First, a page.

“Some of the most influential people in our lives are the characters we meet in books” – David McCullough
One of the most critical and starting point of writing a book is to identify and create the characters. This step can decide the success or failure of the entire script.
A character can be anything – a person, animal or a thing representing the novel, play or series. They are the most influential and impacting source guiding the readers through the entire plot and keeping them captivated throughout. Character evolves with the story and story revolves around the character.
Remember the fictional character ‘The Joker’ from the movie ‘The Dark Knight’ who was characterized as a ruthless and a sadist psychopath. Every time we talk about the movie the first thought is the super villain ‘The Joker’. Every thought why is that?
That’s the power of a character which imprints our mind and remains with us. It is the character that gives the story a knocking boost and can bolster its entire essence.
Now an interesting question has often been debated. Is it the character or the plot which is more important? What is more critical in the making of a wholesome and remarkable script? Well, the answer is both the character and the story assist in designing and crafting a master piece. None of them can be sidelined. Think about it. A strong plot with weak characters can be such a disaster and we have seen many such instances. On the other hand, a weak plot with strong characters can lead to a mediocre outcome.
Characters like Tom & Jerry, Mickey Mouse or He-Man are typical examples of cases where a strong character with a beautiful and strong script can make marvelous creations. If any of these were missed out probably these series would not have become the classics or all ages.
A character brings your story to life and narrates it to the audience just the way you like it to and hence, it is imperative to sketch the perfect persona. To do this, we need to first know and identify its role, involvement and duration. Simply giving a name, occupation and a relation doesn’t make a character. It needs to have a personality and individuality.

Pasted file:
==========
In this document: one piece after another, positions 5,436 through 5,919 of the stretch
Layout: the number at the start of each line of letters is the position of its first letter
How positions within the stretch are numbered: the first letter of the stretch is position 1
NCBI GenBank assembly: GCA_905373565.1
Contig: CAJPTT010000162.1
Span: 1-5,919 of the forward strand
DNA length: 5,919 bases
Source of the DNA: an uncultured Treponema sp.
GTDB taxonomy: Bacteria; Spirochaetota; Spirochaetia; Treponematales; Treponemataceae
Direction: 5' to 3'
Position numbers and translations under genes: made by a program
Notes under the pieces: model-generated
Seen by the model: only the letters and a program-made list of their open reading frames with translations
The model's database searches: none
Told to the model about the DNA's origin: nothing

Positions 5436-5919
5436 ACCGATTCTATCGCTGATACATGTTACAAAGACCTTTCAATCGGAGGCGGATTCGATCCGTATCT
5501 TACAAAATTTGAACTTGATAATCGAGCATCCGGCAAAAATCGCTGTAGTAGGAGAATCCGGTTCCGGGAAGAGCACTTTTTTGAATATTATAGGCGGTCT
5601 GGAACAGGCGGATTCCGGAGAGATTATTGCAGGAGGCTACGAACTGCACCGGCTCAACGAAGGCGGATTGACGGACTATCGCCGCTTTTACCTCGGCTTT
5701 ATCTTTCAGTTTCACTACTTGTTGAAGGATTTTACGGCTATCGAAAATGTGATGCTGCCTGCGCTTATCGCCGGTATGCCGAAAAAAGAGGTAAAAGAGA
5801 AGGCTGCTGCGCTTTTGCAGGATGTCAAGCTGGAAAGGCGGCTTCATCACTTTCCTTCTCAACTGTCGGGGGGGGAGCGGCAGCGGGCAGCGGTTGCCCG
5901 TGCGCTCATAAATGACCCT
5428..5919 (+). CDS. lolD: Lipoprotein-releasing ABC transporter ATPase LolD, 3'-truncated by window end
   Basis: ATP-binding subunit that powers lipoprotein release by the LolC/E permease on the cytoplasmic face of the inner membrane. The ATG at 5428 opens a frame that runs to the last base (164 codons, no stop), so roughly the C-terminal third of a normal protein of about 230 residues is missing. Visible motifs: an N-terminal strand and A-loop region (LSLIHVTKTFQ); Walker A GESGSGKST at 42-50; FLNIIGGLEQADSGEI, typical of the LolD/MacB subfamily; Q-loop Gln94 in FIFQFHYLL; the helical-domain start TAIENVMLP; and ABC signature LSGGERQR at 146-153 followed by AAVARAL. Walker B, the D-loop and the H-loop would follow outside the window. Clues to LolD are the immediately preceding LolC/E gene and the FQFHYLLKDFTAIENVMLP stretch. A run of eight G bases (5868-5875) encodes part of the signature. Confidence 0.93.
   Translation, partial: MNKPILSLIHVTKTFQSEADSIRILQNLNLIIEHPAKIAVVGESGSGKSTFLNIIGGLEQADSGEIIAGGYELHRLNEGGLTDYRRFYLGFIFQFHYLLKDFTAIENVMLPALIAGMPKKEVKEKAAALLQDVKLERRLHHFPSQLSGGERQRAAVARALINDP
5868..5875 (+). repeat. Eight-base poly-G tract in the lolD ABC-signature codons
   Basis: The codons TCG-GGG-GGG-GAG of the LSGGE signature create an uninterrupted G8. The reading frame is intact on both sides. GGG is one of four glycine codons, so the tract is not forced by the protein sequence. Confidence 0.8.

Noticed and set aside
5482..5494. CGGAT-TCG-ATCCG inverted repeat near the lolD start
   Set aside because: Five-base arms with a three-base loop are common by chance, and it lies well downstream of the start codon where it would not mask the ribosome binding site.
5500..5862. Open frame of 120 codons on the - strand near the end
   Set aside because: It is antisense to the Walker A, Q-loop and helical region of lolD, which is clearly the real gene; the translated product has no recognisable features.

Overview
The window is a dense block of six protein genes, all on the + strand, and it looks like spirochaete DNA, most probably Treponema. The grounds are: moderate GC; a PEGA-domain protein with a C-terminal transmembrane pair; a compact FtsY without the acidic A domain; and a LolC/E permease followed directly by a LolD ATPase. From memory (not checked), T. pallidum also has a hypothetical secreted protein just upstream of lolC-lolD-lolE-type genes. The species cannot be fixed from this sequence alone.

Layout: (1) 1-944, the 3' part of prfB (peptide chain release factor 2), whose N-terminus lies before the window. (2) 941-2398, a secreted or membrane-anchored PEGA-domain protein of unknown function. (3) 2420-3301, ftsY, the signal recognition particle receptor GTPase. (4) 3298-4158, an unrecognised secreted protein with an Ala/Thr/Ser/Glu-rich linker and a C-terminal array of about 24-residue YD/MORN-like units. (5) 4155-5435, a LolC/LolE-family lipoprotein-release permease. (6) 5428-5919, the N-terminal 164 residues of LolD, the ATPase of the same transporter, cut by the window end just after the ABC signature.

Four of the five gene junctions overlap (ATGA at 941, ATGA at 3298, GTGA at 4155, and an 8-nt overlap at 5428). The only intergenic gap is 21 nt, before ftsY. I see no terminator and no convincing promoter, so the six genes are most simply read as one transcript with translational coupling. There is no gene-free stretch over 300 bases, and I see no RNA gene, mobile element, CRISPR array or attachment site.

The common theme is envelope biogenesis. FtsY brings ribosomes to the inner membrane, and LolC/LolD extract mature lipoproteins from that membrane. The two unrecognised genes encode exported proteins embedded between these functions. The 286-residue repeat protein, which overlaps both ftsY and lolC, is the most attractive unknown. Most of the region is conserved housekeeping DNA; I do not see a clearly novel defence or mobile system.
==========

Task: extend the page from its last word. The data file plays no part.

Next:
Remember, you are creating a person with a mind, heart, feelings, attitude and intellect. And while doing so, it needs to be in line with your story. If the character’s personality does not go well with the role you have assigned or does not display the right emotions and feelings then it turns out to be a perfect mismatch.
Don’t be in a rush while you are shaping this vital piece. Lot of thinking, research and creativity is needed when planning the person you are creating. Think yourself as The Creator and shape the entire person who needs to live the story you have knitted. Be descriptive yet not draggy about the appearance, behavior and nature. This is extremely important because the reader’s needs to relate this fictional person with a face they can imagine based out of your words. Visual imaginations always add authenticity and personal touch. Remember Mills and Boons which has been stereotyped with the ‘tall, dark and handsome’ hero. The focus has always been consistent and beautifully described on how he looked and this image has been etched so deeply that we automatically create a vision in our minds.
Also, do not forget that knowing your character inside out includes knowing and understanding the reason and history for their certain personality. This would help to better outline their characteristics and relate to the other titles of the book. You may choose to put this history in words or opt out as per the need of the script; however this gives a lot of realism and validity.
The next thing to be careful about is displaying your character with the right equilibrium of words, actions and their mere presence. What this means is that you need to find the right balance between how much you want to say about the idol in words and how much needs to be shown by the part its playing, involvement, appearance and emotions involved.
For eg – If your character is a docile, dejected and pain stricken victim then you need to reflect certain events where the fictional figure is crying and complaining. On the other hand, if your character is a Robin Hood then he needs to be the strong and smart hero dressed as a cowboy riding the horse and saving the neglected.
Finally, make a list of all the people you want to include in your story. This list may change as the recital develops however, the most essential and pillars of the book needs to be well thought and researched. There is no set number of characters needed to make a good book. There are master pieces like “The Shadows” by Clark Ashton Smith which involve just one character too. So make a list based on the part played and the importance they carry and not just to follow a trend or a myth.
Above all, feel from your heart and write from your mind. If you can feel your characters then the audience would.